With diet being such a major component in affecting our emotional state of mind, what role does an anti-inflammatory diet play?

There is a new body of research linking inflammation with depression that I find fascinating. The fact that the mainstream diet promotes inflammation is why I believe there may be a dietary correlation with the rise of depression in our population.

 How can integrative medicine lower Americans’ healthcare costs?

 Integrative medicine can help reduce costs in two ways. First, by shifting the focus of health care onto health promotion and prevention, rather than disease management. Most of the dis-eases we are trying to manage today are lifestyle-related. This is where integrative medicine shines. Second, by bringing into the mainstream treatments that are not dependent on expensive technology, and I include pharmaceutical drugs in this category.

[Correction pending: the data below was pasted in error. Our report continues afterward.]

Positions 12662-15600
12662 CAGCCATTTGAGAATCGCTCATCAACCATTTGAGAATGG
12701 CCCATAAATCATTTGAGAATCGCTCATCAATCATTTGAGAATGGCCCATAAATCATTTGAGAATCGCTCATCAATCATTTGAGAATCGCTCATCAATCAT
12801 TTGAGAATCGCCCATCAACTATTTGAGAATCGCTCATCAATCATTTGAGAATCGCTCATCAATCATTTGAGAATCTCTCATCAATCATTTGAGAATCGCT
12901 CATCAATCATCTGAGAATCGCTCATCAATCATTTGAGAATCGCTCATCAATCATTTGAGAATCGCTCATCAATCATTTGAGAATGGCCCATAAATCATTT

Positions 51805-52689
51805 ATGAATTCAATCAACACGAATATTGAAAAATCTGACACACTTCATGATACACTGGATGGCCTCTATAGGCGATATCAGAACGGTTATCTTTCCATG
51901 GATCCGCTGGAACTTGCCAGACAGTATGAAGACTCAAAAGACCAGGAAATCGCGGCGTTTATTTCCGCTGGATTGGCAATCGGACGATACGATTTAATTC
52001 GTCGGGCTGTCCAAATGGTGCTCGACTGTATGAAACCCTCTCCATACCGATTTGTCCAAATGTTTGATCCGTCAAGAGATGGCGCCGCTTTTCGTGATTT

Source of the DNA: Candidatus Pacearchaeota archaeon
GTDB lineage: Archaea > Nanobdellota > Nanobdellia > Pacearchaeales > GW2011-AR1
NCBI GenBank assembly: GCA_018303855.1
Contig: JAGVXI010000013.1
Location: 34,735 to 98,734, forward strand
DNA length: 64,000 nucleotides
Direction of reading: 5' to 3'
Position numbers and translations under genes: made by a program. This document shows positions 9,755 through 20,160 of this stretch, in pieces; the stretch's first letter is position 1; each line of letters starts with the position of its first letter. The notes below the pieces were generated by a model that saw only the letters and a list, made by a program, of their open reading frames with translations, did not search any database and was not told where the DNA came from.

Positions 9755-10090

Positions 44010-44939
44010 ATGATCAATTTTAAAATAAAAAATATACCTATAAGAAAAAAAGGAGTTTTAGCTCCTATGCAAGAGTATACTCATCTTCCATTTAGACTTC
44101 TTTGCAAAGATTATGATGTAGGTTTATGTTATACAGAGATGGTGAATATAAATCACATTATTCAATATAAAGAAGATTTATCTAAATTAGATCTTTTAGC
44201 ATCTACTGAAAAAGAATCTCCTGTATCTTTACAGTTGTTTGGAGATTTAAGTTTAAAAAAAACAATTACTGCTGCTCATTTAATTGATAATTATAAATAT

I think we’re going to be forced to change our dysfunctional approach by economic necessity, because the current healthcare system is not sustainable. Integrative medicine is in a perfect position to do that because of its emphasis on lifestyle medicine. Integrative medicine is also teaching healthcare practitioners to use inexpensive, low-tech methods of managing common diseases. Both economic drivers will help reshape mainstream medicine.

What influence can the public have in supporting such a shift?